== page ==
This blog post is actually quite personal, I’ve only told this story to a few people. It seemed weird to “brag” about the job I didn’t go for. But it seems like a good time to share my story. If you’re uncomfortable with oversharing, stop now.
Edited for clarity, May 2020.
In 2012, Microsoft was operating the “Elite Tweet Fleet.” This “fleet” was a team at Microsoft, specifically within the Xbox division. They were like Tech Support who called you. This team of people scoured Twitter using multiple tools to search for people complaining about issues, and would reach out to them proactively and try to help! It was an amazing method of turning negatives into positives and I had admired the first small team of people who had this interesting job.
During the early winter months of 2012 I had fired off an email to a few people in the Xbox Support department, saying that I hadn’t heard if there were or were not any positions open, but that I would appreciate it if they would just keep me on file when an opening came up. The time had come. I had never been so excited in all my life. I received a call asking if I was still interested, and if I would be available for an interview.
It would be a contract position, no guarantee I would work directly for Microsoft, at least not for several months… but just to have that foot in the door? What an honor for someone who grew up a gamer and geek! The day I scheduled my interview I was shaking with excitement. I called home to tell my parents. That’s when everything changed.
My father’s voice was filled with exhaustion. You see, in 2010 my mother was diagnosed with cancer, but after surgery and months of chemo and radiation, we thought it was gone. The same day I scheduled my interview to potentially uproot my life living between Pennsylvania and New York, and leading to an opportunity in the state of Washington, was the day we would find out my mother’s cancer had returned. I shared my good news, but it wasn’t enough to lift anybody’s spirits.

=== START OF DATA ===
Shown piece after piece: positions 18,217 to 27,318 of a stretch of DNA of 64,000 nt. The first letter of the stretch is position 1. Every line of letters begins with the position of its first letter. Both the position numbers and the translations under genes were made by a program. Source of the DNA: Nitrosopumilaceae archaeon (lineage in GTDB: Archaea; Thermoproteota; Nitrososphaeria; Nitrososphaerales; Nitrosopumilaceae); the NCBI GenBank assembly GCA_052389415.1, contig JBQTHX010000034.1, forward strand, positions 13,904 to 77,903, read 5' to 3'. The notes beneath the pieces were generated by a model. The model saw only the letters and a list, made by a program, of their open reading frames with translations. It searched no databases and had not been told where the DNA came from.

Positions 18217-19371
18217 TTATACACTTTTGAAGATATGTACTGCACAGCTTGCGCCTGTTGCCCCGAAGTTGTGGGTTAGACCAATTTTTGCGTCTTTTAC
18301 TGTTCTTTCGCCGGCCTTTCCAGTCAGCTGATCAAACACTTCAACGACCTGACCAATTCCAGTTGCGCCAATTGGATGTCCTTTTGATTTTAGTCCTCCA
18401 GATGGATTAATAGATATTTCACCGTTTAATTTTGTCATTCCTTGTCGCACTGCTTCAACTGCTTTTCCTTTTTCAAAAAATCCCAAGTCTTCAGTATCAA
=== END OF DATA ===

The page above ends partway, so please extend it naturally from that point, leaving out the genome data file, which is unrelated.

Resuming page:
My mother firmly believed I should go for it. I’ll never forget the day she received her initial diagnosis. That, too, was a land mark day, when was when I was leaving my home town for a job Rochester, NY. “You’re not a doctor. You being physically here won’t change things. Just go. I’ll be in good hands,” she assured me. She gave me the same speech about Seattle. But Rochester was 3 hours from “home.” Not the other side of the country.
I went through with my interview, and was invited to continue to a second round of interviews, but I was very clear about the situation I had suddenly found myself in. The person conducting the call could hear in my voice that I had so much doubt. The ball was in my court. He and I talked far beyond the bounds of a normal interview. It seemed like I was a perfect fit, the interviews seemed almost like a formality. We never touched base to schedule a second interview.
I moved back to Pennsylvania from Rochester in July of 2013, as my mother’s cancer worsened. On August 14, 2013, she passed away. Today marks six months, calendar-wise, since she passed away. I’m living with my dad, trying to keep him positive as we work through our “new normal.” I think mom knew I couldn’t go because I was coming home as much for him as for her.
I never looked at my chance to go to Xbox Support as “the job that got away.” It was kind of the right thing at the right time. It was a pick-me-up. It was an opportunity. It was hope. It was that awesome feeling of me being in control of my own destiny. I had my own decisions to make, I don’t get angry at the way things unfolded. I made the best decisions for me. I just appreciate that I was ever considered, ever even noticed. Sometimes we need that.